Home Dimboola Banner River salinities in a seasonal pattern at Jeparit

River salinities in a seasonal pattern at Jeparit

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Jeparit Waterwatch volunteers from left, Frank Pitt, Jeanie Clark and Martin Stone meet monthly at the Jeparit Museum to test Wimmera River water. Photo: W. Werner.
Jeparit Waterwatch volunteers from left, Frank Pitt, Jeanie Clark and Martin Stone meet monthly at the Jeparit Museum to test Wimmera River water. Photo: W. Werner.

High autumn salinities of over 5,000 EC have again been reached in a typical dry-time pattern along the Wimmera River at Jeparit, reports the Jeparit Waterwatch Group.

The long-term graph pictured below shows the ups and downs of the Wimmera River’s salinity from Tarranyurk to Lake Hindmarsh since the flood of 2011. Each year the river at Jeparit has reached 5,000 EC units in the late Summer to Autumn. 

This is a high level of salinity, but nowhere near as high as it reached in the Millenium Drought years, when, ten years ago, it was over 140,000 EC’s. As a comparison, the Murray River at Mildura does not even reach 1,000 EC’s during its Autumn flows. Along with the higher salinities, the river’s pH levels moved from neutral to alkaline levels again.

“The Lake has been dry since the Summer of 2017, so the bird life has focused on the river,” said Frank Pitt. 

“Pacific Black Ducks have been the main users of the river in the last year, but there are many other ducks and water birds, which we delight in seeing.” 

“We continue to have great concerns about the amount of Prickly Pear along the watercourse between Tarranyurk and our Museum site and South African Boneseed at the Lake,” said Martin Stone.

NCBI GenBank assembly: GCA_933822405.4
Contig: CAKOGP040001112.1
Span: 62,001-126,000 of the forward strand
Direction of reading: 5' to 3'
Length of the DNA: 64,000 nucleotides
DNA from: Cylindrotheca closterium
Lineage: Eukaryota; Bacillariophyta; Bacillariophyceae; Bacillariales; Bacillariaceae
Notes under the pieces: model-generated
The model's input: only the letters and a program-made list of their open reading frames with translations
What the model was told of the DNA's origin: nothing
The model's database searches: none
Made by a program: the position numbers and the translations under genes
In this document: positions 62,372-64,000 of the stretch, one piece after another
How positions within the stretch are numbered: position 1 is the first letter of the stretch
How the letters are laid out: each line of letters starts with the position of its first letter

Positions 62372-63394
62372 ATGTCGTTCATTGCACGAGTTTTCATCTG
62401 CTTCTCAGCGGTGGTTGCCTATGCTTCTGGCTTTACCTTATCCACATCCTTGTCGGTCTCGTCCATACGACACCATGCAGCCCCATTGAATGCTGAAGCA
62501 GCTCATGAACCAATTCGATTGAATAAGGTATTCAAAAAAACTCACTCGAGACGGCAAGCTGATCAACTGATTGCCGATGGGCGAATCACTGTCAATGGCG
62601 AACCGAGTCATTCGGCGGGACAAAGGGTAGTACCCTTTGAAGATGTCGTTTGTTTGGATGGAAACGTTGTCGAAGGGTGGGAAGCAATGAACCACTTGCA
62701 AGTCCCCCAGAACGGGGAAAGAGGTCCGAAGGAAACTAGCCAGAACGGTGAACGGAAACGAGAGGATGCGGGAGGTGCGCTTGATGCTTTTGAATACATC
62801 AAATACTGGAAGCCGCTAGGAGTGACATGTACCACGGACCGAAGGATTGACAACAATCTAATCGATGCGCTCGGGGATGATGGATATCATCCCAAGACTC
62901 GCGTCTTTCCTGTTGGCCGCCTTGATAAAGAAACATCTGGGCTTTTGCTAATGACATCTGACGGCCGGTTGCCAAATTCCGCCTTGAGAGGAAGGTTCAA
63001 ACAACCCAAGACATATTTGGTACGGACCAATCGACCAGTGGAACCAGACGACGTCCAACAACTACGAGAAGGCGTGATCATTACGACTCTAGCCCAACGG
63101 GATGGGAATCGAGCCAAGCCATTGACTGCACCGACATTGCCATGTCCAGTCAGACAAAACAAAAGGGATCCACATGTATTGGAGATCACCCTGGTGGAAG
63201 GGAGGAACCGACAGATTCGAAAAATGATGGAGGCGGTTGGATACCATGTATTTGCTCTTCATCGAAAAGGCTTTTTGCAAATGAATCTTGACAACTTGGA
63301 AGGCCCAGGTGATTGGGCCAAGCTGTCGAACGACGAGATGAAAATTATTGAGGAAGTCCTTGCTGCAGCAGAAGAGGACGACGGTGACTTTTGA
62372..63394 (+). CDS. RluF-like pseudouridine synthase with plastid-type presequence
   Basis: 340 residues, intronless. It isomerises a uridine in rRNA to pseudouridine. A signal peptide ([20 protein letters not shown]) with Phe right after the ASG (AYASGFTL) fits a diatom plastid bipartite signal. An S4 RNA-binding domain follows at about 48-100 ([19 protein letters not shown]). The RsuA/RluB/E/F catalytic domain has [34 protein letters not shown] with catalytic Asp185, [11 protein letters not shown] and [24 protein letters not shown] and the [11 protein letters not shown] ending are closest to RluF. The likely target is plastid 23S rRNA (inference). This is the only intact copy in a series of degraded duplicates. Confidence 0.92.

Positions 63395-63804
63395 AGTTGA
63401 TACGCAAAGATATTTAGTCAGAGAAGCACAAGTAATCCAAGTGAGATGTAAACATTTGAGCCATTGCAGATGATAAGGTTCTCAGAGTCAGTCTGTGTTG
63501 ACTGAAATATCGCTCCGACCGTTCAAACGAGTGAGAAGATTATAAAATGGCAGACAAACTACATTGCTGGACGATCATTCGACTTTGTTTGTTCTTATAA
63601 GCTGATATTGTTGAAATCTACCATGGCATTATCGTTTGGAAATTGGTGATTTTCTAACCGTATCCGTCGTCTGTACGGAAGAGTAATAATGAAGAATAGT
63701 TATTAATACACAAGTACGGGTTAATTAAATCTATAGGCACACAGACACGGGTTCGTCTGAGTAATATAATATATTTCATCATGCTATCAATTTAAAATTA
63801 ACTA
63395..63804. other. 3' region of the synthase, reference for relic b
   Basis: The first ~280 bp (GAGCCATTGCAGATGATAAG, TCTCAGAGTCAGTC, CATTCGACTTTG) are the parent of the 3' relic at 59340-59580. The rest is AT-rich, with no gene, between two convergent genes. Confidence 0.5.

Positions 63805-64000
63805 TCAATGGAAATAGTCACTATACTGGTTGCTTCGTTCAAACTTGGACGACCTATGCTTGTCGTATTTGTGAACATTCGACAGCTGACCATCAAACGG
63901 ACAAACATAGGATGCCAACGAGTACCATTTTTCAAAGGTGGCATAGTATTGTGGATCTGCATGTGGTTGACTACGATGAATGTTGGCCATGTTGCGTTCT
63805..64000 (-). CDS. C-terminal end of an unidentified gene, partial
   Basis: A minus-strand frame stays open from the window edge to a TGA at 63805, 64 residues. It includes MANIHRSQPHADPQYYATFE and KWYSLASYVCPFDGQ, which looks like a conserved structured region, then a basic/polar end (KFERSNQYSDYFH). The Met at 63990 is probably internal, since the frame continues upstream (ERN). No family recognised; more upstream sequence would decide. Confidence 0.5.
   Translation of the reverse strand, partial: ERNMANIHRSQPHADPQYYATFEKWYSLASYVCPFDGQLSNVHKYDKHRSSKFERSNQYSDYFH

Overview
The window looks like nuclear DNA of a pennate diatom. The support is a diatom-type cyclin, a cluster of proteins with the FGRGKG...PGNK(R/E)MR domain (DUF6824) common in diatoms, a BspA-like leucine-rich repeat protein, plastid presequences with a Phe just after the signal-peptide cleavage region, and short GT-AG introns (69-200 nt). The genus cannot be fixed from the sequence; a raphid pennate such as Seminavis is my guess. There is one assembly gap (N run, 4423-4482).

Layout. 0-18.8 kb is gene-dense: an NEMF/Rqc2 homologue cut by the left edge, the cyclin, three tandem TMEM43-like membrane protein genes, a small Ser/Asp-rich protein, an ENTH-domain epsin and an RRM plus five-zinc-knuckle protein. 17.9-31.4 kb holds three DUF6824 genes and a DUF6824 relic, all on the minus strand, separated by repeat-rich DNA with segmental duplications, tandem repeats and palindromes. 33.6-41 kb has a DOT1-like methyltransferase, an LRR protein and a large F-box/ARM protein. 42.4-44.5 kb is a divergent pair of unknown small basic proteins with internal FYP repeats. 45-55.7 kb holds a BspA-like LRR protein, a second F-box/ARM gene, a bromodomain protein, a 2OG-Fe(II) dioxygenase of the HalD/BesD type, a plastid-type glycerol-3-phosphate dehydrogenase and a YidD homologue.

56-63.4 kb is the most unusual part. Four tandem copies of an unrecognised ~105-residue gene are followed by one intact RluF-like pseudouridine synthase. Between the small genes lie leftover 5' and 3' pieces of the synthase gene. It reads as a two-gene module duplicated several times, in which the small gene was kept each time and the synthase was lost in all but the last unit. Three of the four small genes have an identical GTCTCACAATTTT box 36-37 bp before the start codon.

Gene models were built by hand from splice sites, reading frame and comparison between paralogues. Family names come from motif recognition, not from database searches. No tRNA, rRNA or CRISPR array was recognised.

“During the last year, we’ve reported such weeds to Parks Victoria. While Ash Tree infestations at our Daphne St site, near the stormwater drain entrance, seem to be dealt with quickly, the other weeds cover a much larger area and we wonder if Parks is winning the battle with them.” 

Jeparit Waterwatch Group has been monitoring the Wimmera River monthly, for 24 years at nine sites from Tarranyurk to Lake Hindmarsh for salinity, pH, turbidity (murkiness of water), temperature and biodiversity. “Data can be seen at ‘Waterwatch Victoria – ‘monitoring’ webpage,” said co-ordinator Jeanie Clark.

Aged from their 60’s to 80’s, the JWW volunteers meet monthly on the second Wednesday morning of the month at the Jeparit Museum on the verandah or inside.  

“Visitors are welcome to come along, as Jeparit Waterwatch is seeking new members of any age, to join us and share in this way of caring for our river,” said Mr Pitt,. 

Graph caption :

The salinity graph for the Jeparit Waterwatch monitoring sites along the Wimmera River at Tarranyurk, Jeparit (7) and Lake Hindmarsh, since the flood of Jan 2011 show repeated seasonal ups and downs.   Graph J. Clark.